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City hall receives petitions for minimum wage, tenant protections

Bellingham initiatives would appear on November ballot

Members of Community First Whatcom walk with signs and a red crate filled with petitions for people to sign.
Members of Community First Whatcom bring petitions for tenant protections and a higher minimum wage to Bellingham City Hall on June 20. (Hailey Hoffman/Cascadia Daily News)
By Ralph Schwartz Staff Reporter

Members of Community First Whatcom and their supporters walked into Bellingham City Hall Tuesday, June 20, with an armload of petitions for ballot measures that would increase the city’s minimum wage and provide protections to tenants.

Organizers were confident their two measures would reach the November ballot. Initiative 1 would raise Bellingham’s minimum wage to $1 more than the state minimum wage on May 1, 2024. A second increase, to $2 over the state minimum, would take effect in May 2025. 

Initiative 2 would require landlords to pay a tenant’s relocation assistance equal to three months’ rent if they raise the rent by 8% or more.

The stack of petitions, loaded into a milk crate and walked into city hall on Tuesday, included 7,314 signatures for the minimum-wage increase and 6,406 for relocation assistance. Each petition needs at least 3,093 signatures from registered voters who live within the Bellingham city limits to qualify for the Nov. 7 ballot.

Seth Mangold of Community First Whatcom holds a crate full of petitions as two other volunteers help next to him.
Seth Mangold, vice chair of Community First Whatcom, holds a milk carton filled with petitions. (Hailey Hoffman/Cascadia Daily News)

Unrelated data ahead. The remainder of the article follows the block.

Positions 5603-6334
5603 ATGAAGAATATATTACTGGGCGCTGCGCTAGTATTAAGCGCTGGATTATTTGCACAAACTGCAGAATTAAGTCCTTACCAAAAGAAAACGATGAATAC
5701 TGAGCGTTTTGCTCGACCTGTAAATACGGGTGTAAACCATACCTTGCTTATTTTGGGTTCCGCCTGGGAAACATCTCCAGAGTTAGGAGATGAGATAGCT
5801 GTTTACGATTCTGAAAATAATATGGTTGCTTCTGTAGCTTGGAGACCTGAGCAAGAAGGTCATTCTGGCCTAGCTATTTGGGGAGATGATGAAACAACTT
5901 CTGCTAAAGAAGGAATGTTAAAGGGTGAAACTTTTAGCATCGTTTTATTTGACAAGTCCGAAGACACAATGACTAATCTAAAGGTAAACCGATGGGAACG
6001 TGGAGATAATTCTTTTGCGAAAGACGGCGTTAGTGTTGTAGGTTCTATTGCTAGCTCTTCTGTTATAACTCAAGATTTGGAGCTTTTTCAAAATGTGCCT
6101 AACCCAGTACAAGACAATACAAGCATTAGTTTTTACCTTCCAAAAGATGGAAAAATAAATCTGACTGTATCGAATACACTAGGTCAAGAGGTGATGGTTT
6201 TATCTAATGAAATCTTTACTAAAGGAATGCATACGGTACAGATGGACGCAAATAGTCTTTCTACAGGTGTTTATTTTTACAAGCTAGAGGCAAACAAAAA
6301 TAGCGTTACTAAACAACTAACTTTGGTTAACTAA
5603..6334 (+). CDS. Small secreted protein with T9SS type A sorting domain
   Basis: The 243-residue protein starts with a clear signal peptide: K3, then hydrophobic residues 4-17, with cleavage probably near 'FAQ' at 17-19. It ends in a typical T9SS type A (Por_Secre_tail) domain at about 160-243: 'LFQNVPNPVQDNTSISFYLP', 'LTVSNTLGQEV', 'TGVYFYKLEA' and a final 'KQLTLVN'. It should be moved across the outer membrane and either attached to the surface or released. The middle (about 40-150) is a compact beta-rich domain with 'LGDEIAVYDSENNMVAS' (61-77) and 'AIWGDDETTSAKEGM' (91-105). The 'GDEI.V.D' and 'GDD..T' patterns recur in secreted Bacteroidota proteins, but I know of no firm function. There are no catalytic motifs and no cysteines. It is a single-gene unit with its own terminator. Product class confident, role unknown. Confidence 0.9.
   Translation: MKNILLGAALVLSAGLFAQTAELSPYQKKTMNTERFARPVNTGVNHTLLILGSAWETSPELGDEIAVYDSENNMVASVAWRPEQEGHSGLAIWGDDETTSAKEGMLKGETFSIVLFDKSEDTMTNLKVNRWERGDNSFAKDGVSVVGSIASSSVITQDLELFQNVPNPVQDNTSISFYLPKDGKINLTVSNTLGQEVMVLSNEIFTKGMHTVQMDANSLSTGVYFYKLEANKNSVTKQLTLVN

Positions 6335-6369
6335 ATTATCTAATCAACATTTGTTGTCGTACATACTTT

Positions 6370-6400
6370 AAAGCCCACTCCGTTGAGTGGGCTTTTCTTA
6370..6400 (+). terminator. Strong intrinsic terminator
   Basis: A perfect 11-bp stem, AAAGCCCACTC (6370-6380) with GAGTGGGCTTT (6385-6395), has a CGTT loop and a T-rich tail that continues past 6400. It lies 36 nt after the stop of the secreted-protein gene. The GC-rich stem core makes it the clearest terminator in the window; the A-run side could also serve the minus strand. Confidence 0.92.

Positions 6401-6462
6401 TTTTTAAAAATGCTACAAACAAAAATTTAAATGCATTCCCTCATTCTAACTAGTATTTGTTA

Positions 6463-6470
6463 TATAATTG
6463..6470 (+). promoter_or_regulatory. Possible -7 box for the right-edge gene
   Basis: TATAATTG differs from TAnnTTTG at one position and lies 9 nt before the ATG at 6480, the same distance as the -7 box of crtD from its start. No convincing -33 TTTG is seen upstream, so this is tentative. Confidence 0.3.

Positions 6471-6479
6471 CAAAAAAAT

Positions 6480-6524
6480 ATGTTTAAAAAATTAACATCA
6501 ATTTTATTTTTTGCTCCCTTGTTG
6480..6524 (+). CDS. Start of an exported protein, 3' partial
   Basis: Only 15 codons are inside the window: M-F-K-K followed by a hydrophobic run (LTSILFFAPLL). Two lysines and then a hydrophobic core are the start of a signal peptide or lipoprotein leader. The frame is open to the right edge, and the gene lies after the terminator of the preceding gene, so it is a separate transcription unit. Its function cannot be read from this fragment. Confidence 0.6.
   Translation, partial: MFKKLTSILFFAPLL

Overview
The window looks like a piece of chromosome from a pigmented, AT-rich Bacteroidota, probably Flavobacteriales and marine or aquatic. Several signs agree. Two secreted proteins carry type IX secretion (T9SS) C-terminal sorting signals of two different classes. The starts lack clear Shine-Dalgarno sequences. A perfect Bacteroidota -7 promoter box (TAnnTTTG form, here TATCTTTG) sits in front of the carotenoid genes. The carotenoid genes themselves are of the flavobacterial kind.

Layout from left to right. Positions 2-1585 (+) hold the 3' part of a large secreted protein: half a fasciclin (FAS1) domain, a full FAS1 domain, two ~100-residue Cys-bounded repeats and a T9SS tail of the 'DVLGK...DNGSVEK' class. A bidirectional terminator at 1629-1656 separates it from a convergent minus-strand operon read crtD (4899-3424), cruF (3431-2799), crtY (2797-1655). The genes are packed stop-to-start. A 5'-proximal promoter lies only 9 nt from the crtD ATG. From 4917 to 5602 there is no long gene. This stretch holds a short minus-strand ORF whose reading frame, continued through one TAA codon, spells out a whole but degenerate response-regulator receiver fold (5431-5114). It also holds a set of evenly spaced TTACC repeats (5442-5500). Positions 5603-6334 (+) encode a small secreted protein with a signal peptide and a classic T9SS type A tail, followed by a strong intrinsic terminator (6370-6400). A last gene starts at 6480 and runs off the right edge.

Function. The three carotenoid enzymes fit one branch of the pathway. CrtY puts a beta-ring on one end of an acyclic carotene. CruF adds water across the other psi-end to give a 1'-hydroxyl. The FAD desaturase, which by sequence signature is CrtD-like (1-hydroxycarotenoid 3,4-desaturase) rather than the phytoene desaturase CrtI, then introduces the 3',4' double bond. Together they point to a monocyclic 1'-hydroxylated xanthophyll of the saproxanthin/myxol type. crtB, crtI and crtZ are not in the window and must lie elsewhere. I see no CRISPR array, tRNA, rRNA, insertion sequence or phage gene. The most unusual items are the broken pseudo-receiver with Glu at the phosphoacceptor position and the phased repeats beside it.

The Whatcom County Elections Division will certify the signatures by mid-July, Auditor Diana Bradrick said. The city council must vote to place the initiatives on the ballot by Aug. 1.

The widening gap between wages and the cost of living is pushing more people into homelessness while causing broader economic disruptions, said Kerri Burnside, a Bellingham Tenants Union organizer who joined nine others outside city hall to submit the petitions.

“We’ve lost ground,” Burnside said. “We’ve moved from a housing crisis more to a community crisis.”

Since renters find it increasingly difficult to pay for rent, food, medicine and other necessities, discretionary spending at local businesses is suffering, Burnside added.

“Our initiatives are looking out for what’s best for the entire community and shoring up the economy,” she said.

According to the National Low Income Housing Coalition’s 2023 “Out of Reach” report, a minimum-wage worker in the Bellingham area would need 1.7 full-time jobs to afford a two-bedroom apartment. The median rent for a two-bedroom home in Bellingham was $2,000 a month in December 2022, according to figures provided by Community First Whatcom.

Rent for a one-bedroom apartment in Bellingham ranges from $700 to $2,100, according to a June 20 Zillow search

Petition drives by Community First Whatcom, then known as People First Bellingham, placed four initiatives on the 2021 ballot in Bellingham: a renter relocation assistance measure, similar to this year’s initiative; a ban on facial-recognition and predictive technologies for police; a ban on using city funds to discourage unionization; and $4 per hour in hazard pay during the COVID-19 emergency, along with other worker benefits. Voters approved the ban on police technologies and the protection for unionization efforts.

The city council passed a resolution one month before the 2021 election opposing all four initiatives, citing “unintended consequences” and questioning their legality.

This year’s initiatives shouldn’t face the same legal questions, Community First Whatcom Vice Chair Seth Mangold said. 

“They went through a strict professional legal review this time around,” Mangold said.

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